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Just days after the US Embassy warned of a "specific" terror threat to Entebbe Airport, gunmen allegedly from a local militia attacked three police stations and a military barracks in western Uganda near the Congo border, killing over 60 people, including several policemen as well as some 40 civilians. Security forces claimed to have killed at least 41 attackers and arrested 40 more. A military spokesman said the attackers were not affiliated with the Islamist rebel group ADF-NALU. Security forces had deployed heavily in Kampala due to the threatened attack on the airport.




The US Embassy warned of a "specific" terrorist threat to Entebbe Airport. Security has been heightened in the city, and police said that terrorists had already conducted trial runs of the attack. Shabaab suicide bombers killed 70 people in a 2010 attack in Kampala during the World Cup, and the group has threatened to attack again.




The US Embassy warned of possible terrorist attacks in Kampala in May or June. Targets of the "specific threat" include places of worship, and particularly those attended by foreigners.




Police issued a terror alert for Kampala regarding an imminent attack. This is the third such alert since September.




The police force issued a red alert and recalled all its officers from leave after warnings that Shabaab is seeking to execute a Westgate-type attack in Uganda. A police spokesman said that "[o]ur intelligence and that of the Americans show an imminent terror attack is likely."




Ugandan authorities beefed up security after receiving warnings that Shabaab may try to execute a Westgate Mall-type attack in Kampala. The US Embassy in Kampala issued a warning on Oct. 15 about the plot. Ugandan police warned on Oct. 2 that wanted Shabaab terrorist Andreas Martin Mueller a.k.a. Ahmed Khaled traveled to Kampala from Limulu, Kenya on Oct. 1. Authorities had looked for Mueller, who is of German origin, when he entered the country in January 2012 along with another Shabaab operative, Emrah Erdogan a.k.a. Imraan Al-Kurdy a.k.a. Salahaddin Al-Kurdy; the two men went to Tanzania, where Erdogan was arrested.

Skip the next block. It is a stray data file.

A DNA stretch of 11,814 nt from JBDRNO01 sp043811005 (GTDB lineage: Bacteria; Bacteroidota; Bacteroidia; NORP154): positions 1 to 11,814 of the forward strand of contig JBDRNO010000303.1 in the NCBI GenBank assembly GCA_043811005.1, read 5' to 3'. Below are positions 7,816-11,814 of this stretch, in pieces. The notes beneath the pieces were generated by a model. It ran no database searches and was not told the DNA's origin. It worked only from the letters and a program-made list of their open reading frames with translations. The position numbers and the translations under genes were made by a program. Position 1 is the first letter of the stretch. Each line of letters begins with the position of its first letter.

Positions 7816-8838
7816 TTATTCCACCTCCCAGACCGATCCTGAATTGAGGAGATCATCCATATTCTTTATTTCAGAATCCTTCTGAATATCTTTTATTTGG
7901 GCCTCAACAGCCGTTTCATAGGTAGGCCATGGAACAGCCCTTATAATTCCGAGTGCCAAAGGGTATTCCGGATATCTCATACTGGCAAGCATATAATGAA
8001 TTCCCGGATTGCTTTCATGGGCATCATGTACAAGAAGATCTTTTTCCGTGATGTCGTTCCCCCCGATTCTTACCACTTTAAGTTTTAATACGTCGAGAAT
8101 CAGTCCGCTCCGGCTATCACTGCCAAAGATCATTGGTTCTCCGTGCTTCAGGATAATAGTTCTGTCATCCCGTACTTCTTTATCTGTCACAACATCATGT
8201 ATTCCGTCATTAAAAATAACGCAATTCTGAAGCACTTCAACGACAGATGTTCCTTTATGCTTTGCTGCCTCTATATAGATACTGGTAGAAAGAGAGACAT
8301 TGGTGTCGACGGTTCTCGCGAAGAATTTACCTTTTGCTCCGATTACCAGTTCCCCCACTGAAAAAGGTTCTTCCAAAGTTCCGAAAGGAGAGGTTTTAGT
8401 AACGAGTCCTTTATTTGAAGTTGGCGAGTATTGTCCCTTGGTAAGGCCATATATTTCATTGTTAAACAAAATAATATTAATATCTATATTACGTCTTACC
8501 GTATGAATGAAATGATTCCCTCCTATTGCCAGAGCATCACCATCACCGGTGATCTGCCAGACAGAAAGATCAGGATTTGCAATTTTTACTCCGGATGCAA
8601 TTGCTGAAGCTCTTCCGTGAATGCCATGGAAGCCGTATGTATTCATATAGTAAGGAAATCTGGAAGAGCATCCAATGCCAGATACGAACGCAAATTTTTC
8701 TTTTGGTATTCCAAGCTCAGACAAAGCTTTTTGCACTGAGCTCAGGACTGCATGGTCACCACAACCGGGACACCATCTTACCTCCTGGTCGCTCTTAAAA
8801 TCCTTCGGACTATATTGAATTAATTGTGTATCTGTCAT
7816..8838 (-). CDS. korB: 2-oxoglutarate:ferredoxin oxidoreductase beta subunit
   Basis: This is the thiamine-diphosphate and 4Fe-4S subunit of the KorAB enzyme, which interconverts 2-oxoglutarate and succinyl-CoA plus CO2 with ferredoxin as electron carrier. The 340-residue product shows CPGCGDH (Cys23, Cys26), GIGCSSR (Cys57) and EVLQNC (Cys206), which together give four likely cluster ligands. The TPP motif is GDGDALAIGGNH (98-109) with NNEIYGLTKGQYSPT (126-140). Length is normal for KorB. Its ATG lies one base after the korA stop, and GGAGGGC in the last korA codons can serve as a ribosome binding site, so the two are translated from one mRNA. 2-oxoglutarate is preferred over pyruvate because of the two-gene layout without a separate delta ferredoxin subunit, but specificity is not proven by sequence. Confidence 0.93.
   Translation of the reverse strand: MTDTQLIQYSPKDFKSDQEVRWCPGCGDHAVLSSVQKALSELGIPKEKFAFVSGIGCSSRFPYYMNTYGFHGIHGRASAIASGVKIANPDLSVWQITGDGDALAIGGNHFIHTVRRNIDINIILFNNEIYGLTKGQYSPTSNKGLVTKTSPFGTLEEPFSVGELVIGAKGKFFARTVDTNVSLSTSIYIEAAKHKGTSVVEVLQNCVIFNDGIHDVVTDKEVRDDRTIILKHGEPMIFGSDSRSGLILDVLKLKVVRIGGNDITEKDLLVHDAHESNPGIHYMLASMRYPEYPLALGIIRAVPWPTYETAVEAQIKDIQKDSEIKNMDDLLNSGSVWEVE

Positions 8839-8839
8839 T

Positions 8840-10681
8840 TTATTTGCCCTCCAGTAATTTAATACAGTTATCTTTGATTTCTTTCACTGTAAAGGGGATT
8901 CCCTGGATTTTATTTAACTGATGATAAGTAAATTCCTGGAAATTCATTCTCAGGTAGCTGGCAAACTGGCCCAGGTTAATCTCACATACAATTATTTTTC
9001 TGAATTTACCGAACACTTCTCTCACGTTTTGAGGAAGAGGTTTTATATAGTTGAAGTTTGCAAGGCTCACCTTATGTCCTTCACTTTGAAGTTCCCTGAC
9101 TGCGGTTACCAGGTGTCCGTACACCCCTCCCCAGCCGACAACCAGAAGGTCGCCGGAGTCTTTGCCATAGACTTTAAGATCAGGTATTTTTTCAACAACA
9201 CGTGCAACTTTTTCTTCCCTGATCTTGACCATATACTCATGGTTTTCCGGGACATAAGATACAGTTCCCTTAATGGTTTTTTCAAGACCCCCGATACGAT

A senior police official said that five Shabaab operatives who entered the country last month are still missing. The five "foreign fighters" are said to be involved in the 2010 suicide attacks in Kampala.




Uganda plans to pull its troops out of the UN-mandated force in Somalia after the UN accused Uganda of supporting the Congolese rebel group M23. Uganda currently supplies over a third of the UN's 17,600 troops in Somalia. Citing a need to focus on domestic security, Uganda will also withdraw its troops from the Central African Republic and Democratic Republic of Congo.




Police released a photo of Muhamed Libani Hajji, a known Shabaab terrorist from Somalia. Hajji is thought to have entered Uganda to conduct attacks.




Police arrested five Pakistanis in an area where militants from the Shabaab-linked Allied Democratic Forces have been based. The suspects, who are thought to have ties to militants, had entered Uganda in the Ntoroko district, which borders the Democratic Republic of Congo.




Police arrested a Somali and a Ugandan in Kisenyi on suspicion of plotting terror attacks. The Somali was identified as Abdula Mohammed.




A court sentenced two Ugandans linked to Shabaab to prison for their involvement in the July 2010 suicide attacked that killed 76 people in Kampala. Edris Nsubuga was sentenced to 25 years after admitting to planting the explosives; Muhamoud Mugisha was sentenced to five years for conspiracy.




Police issued a terror alert after receiving a threat from Shabaab operatives. Police have been instructed to "be on the lookout for any suspicious material and explosive accessories" and to step up patrols at crowded areas and sensitive sites.




Police arrested three Somalis who are suspected of belonging to Shabaab. The Somalis were arrested while crossing the border in Busia. One of the suspects, a woman, had a Swedish passport.




A Ugandan court acquitted 18 men accused of involvement in the July 2010 double suicide bombing in Kampala, which killed 74 people. Seventeen others have been remanded to custody for trial.




Police arrested Omar Awadh Omar, the second in command of the Saleh Ali Nabhan Brigade, the Shabaab cell that carried out the July 11 double suicide attack in Kampala that killed 76 people. Omar, Kenyan national, was detained along with Al Amin Kimathi, a Muslim human rights activist.




Sheikh Fua™d Mohamed Khalaf, a senior Shabaab leader who is from Saudi Arabia, threatened to carry out more attacks in Kampala if Uganda deploys more troops to Somalia. Uganda recently sent 750 additional soldiers to Mogadishu.




Mohammed Mugisha admitted to his involvement in the July 11 suicide attacks in Kampala that killed 76 people. Mugisha said he frequently traveled to Somalia to meet with al Qaeda handlers. Two more suspects, a Somali and a Kenyan, were arrested and charged with involvement in the Kampala attacks.




The government charged 32 suspects in the July 11 dual suicide attacks in Kampala that killed 76 people. Ugandan, Kenyan, and Somali nationals are among those charge. Four suspects have confessed to their involvement in the Shabaab attack.




A court has charged three Kenyan men for their involvement in the July 11 suicide attacks in Kampala that killed 74 people. One of the men, Hussein Hassan Agad, was described as "a preacher of Islam." Shabaab's Saleh Ali Nabhan Brigade claimed the attack.


 
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